When we were first married I made some mistakes. One or two. Colleen would point these mistakes out and I would say “Sorry”. But then she’d want to talk about how my busyness or my over-commitment to work made her feel and I’d be like, “I said I was sorry, you need to forgive and forget, why are you still talking about it?” She clammed up the first couple of times but by the third time (or 16th!) she said, “I need you to hear how I’m feeling or you’ll just keep doing it.” She was right. I was sorry I’d been caught, but not sorry enough to change my behaviour. Being truly sorry meant facing the full consequences of what I did. I needed to hear how I hurt her and what my sin had taken from her. Then when she said, “Now I forgive you.” I understood what it cost Colleen to say that. I knew her forgiveness was for real.
Isaiah 57 Study Questions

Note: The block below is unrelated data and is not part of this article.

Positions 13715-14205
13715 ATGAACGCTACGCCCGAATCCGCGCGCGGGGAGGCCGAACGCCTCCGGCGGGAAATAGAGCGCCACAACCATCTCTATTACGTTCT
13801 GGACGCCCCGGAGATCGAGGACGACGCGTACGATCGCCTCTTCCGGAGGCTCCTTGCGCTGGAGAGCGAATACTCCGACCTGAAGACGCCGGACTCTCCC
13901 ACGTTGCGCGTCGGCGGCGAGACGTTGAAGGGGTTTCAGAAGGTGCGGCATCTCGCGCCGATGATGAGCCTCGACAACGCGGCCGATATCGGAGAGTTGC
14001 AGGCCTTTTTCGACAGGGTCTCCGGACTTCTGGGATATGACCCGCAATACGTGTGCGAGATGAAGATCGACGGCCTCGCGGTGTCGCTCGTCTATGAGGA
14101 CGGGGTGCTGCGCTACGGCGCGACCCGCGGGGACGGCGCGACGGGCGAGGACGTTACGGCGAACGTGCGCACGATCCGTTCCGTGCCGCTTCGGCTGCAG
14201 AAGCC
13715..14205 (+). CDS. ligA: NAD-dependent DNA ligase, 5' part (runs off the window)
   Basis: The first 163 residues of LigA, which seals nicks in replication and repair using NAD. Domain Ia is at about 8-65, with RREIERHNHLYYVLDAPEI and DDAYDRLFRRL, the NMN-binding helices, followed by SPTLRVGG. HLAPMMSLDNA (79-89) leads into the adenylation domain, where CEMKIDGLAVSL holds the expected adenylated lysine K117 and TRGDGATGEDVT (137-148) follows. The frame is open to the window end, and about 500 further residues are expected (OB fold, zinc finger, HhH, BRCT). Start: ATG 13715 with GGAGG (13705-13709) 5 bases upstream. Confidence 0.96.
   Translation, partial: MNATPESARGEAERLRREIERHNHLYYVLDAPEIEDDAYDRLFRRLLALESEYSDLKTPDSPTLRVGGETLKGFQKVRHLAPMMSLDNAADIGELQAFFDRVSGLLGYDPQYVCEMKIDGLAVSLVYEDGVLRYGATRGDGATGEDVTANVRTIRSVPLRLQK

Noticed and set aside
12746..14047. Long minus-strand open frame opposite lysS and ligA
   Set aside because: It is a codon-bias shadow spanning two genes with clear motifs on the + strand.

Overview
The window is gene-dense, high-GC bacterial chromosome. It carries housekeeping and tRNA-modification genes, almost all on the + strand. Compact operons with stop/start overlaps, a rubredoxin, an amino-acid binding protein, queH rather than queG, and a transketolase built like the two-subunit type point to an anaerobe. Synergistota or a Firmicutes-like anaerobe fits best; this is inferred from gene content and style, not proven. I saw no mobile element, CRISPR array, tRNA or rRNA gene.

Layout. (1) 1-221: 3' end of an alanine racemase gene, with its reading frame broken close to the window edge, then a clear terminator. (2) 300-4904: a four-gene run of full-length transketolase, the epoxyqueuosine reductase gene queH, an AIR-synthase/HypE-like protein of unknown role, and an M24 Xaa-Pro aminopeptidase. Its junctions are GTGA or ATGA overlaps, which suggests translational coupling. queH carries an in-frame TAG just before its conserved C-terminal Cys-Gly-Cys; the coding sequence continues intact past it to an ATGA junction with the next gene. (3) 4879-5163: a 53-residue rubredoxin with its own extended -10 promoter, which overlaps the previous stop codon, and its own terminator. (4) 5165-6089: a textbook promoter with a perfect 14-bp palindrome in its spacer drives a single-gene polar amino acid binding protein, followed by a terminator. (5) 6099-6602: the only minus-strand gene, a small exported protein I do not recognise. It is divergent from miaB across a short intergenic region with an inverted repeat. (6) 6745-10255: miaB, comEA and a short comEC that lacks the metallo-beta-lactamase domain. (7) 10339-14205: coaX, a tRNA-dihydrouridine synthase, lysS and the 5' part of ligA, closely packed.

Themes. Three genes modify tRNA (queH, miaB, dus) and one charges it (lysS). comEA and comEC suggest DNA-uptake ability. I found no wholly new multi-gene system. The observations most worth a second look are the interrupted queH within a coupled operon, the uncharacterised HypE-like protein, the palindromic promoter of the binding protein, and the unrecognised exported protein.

- Verse 4 talks about mocking. Can you offer an example of mocking?
- The ancient believers traded faith in God for thrills with idols. Do you think that still happens in our day? Give evidence.
- Verse 11 talks about a rebellious life being filled with fear. Do you remember fear in your life before you trusted Jesus? What were you afraid of?
- Verse 15 says that God dwells in heaven and in the hearts of the contrite (broken and sorry). Two holy places. Why is a contrite human holy to God?
- God says there is rest for the righteous and no rest for the wicked, what do those two realities look like?